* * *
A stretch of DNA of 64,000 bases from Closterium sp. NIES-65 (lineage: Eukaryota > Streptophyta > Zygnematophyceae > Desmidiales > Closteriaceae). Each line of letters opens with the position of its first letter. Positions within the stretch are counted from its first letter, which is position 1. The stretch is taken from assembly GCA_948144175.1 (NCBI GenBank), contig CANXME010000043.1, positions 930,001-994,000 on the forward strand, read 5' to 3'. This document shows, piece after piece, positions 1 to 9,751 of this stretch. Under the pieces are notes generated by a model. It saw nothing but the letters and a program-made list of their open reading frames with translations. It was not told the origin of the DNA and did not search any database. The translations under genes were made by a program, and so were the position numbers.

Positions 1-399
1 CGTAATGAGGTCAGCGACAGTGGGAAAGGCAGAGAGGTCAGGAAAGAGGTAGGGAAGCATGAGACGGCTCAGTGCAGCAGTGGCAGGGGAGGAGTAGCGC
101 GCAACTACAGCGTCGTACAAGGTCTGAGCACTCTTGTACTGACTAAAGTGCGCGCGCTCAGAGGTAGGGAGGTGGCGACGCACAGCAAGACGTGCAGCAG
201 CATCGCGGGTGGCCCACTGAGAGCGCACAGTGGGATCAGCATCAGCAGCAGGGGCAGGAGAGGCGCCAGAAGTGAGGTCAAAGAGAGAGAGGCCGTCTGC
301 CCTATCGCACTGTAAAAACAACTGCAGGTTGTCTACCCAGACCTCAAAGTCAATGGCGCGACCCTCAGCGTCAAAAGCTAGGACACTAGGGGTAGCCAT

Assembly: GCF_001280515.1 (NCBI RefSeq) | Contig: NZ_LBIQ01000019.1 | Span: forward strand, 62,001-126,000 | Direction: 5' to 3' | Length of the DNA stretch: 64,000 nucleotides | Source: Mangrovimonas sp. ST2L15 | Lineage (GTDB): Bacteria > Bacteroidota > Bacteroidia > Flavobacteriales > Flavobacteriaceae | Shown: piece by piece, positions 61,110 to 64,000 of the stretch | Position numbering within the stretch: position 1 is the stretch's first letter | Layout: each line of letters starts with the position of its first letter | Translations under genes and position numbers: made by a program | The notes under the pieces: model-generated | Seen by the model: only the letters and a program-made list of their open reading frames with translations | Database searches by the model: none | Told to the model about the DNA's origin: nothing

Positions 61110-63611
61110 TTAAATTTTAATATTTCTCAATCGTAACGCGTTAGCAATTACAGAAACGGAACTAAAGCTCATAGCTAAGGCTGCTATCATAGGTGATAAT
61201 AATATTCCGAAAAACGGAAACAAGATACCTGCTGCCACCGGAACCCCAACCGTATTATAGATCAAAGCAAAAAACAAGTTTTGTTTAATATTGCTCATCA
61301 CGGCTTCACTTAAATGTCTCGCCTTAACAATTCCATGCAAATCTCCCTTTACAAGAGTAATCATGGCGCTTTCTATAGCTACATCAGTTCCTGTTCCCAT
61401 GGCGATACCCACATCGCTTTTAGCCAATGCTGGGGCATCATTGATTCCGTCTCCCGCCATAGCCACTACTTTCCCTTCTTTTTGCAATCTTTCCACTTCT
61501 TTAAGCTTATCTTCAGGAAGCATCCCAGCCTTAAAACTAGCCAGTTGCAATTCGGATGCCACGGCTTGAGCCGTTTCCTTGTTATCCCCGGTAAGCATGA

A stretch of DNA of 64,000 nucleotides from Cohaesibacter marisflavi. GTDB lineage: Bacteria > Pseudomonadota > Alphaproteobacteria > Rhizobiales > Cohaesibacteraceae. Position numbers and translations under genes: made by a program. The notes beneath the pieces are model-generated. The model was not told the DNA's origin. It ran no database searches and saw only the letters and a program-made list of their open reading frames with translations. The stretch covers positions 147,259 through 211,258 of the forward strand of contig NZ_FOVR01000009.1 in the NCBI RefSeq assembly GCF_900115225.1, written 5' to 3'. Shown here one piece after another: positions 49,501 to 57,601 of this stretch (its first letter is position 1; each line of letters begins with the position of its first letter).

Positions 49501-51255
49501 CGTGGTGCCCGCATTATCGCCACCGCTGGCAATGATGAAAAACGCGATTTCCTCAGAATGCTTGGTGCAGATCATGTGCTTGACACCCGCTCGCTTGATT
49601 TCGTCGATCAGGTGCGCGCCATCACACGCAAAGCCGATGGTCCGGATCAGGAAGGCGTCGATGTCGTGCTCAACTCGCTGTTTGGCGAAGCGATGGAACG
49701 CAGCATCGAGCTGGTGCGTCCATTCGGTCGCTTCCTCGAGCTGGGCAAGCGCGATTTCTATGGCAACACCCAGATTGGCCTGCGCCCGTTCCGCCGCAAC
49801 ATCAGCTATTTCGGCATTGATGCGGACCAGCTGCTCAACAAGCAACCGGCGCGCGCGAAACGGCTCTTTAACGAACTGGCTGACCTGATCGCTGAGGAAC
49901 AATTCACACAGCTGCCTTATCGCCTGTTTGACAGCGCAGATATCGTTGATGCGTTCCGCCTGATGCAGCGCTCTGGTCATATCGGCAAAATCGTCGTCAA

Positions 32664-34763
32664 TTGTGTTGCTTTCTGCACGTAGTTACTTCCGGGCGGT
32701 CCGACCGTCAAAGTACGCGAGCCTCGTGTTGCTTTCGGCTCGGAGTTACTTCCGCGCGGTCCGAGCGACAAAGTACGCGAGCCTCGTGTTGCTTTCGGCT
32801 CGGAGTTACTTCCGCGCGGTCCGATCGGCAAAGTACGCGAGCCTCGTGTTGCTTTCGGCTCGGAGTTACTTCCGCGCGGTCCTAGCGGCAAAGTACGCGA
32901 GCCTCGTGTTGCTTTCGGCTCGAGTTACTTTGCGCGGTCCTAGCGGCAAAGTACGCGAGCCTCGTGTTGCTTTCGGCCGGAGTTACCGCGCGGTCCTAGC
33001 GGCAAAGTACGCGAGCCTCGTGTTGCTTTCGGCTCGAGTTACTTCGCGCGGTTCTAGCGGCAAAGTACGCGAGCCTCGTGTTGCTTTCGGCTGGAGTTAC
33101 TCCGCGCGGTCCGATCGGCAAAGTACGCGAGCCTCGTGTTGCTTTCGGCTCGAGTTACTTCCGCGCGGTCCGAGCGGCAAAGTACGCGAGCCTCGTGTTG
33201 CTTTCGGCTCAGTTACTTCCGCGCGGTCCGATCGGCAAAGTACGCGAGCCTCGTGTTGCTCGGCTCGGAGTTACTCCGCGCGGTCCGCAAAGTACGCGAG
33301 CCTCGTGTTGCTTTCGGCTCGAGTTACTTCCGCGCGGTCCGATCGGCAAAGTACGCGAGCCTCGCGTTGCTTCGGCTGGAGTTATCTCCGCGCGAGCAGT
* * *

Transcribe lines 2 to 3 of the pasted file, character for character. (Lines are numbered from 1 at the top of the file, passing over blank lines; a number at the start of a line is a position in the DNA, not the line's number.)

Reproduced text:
Positions 1-399
1 CGTAATGAGGTCAGCGACAGTGGGAAAGGCAGAGAGGTCAGGAAAGAGGTAGGGAAGCATGAGACGGCTCAGTGCAGCAGTGGCAGGGGAGGAGTAGCGC